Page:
Mitral valve non resectional graded chordal neoconstruction method.


3. Methodology

The data was analyzed using SPSS version 13.0 for windows XP. Descriptive statistics for continuous variables are expressed as median or mean as needed while qualitative variables expressed as percentage and P < 0.05 being considered significant.


4. Results

Demographic and clinical data was obtained from the hospital records. Mean age was 63 ± 7.7, 15 were male. All patients were in NYHA class III.2 patients required tricuspid valve repair and 4 patients needed coronary bypass surgery. Interpapillary distance in patients with inferior wall involvement was 31 ± 3 mm. One patient required LA myxoma removal. Median surgical risk based on Logistic Euroscore was 3.95% (2.38%). Median Total cross clamp time was 74 ± 7 min. Total extracorporeal time being a median of 120 (80 to 146) minutes. 4 neochordae were created in 10, 6 in 12, 2 in 3 patients. 28 sized annuloplasty ring was used in one patient, 30 in 12 patients, 32 in 11 patients and 34 in 1patient.Mean coaptation height achieved was 8 ± 3 mm. 25 patients had zero MR on post bypass TEE. No patients had SAM. Preoperative annular area was 19.2 ± 4 cm2 and post op being 7.7 ± 2 cm2 by 3D methods showing a reduction efficiency of 60%. The median ICU stay was 2 days (1–10) days and median total hospital stay was 7 days (5–17) days. One patient had atrial fibrillation which reverted with pharmacological therapy, 1 case of acute renal failure in a patient with chronic renal failure and type 1 neurological dysfunction in one patient. Preop ROA was median 9.10 (6.1–26.4) to post op of 1.10 (0.3–2.1) cm2 P = 0.001. At follow up of 90 days the median ROA was –0.50 (0.9 cm2) P = 0.001. LVEF was median of 63% (30–77) before surgery to 68% (55–80) post op P = 0.14. Clinical follow-up was 100%. 25 patients are alive, and all were free of MR signs and symptoms. No patient required reoperation for recurrent MR. Echocardiographic follow-up has been obtained at the discretion of the referring cardiologists. Echocardiograms have been obtained on all patients with a mean follow-up of 1 year. All cause mortality at 30 days, 60 days, 90 days; 1 year after surgery has been zero. No reoperations were needed due to recurrent mitral regurgitation, no new onset atrial fibrillation or embolism or endocarditis was noted. No death, reoperations, heart failure, endocarditis, thromboembolism or pacemaker implantations were needed in any of these patients on follow up until Dec 25th 2017 (median of 9 months). Follow-up was performed till Dec 25 2017 was 100% complete for survival. All patients are currently in NYHA class I.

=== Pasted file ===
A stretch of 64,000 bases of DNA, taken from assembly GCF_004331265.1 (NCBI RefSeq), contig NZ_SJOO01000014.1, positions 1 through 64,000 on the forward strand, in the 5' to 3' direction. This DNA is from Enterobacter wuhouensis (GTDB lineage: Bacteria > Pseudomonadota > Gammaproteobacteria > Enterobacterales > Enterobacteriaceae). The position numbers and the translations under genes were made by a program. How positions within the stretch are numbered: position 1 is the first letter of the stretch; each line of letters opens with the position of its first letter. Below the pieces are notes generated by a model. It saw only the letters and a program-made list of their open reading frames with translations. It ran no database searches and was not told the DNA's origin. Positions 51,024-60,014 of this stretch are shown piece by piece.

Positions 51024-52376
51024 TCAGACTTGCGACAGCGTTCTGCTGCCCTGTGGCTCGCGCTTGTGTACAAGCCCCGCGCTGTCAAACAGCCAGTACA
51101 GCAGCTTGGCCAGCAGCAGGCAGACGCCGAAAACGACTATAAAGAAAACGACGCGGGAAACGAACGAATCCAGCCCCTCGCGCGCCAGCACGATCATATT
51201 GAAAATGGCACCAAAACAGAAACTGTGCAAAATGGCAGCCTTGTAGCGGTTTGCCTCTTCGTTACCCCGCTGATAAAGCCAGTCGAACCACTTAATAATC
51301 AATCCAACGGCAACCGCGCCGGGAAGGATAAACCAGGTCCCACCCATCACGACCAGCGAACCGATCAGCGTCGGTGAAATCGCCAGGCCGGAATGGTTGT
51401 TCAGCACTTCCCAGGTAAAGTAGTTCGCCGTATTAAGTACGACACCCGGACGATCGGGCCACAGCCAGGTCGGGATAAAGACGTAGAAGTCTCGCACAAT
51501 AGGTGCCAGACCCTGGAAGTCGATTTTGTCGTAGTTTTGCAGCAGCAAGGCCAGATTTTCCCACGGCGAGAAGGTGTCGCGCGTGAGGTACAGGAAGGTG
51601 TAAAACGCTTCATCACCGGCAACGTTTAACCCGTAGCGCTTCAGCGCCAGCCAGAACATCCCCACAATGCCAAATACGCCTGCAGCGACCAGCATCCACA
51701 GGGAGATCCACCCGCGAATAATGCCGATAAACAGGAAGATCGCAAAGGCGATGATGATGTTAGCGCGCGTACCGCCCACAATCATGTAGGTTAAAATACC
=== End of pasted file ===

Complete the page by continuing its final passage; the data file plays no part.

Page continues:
5. Discussion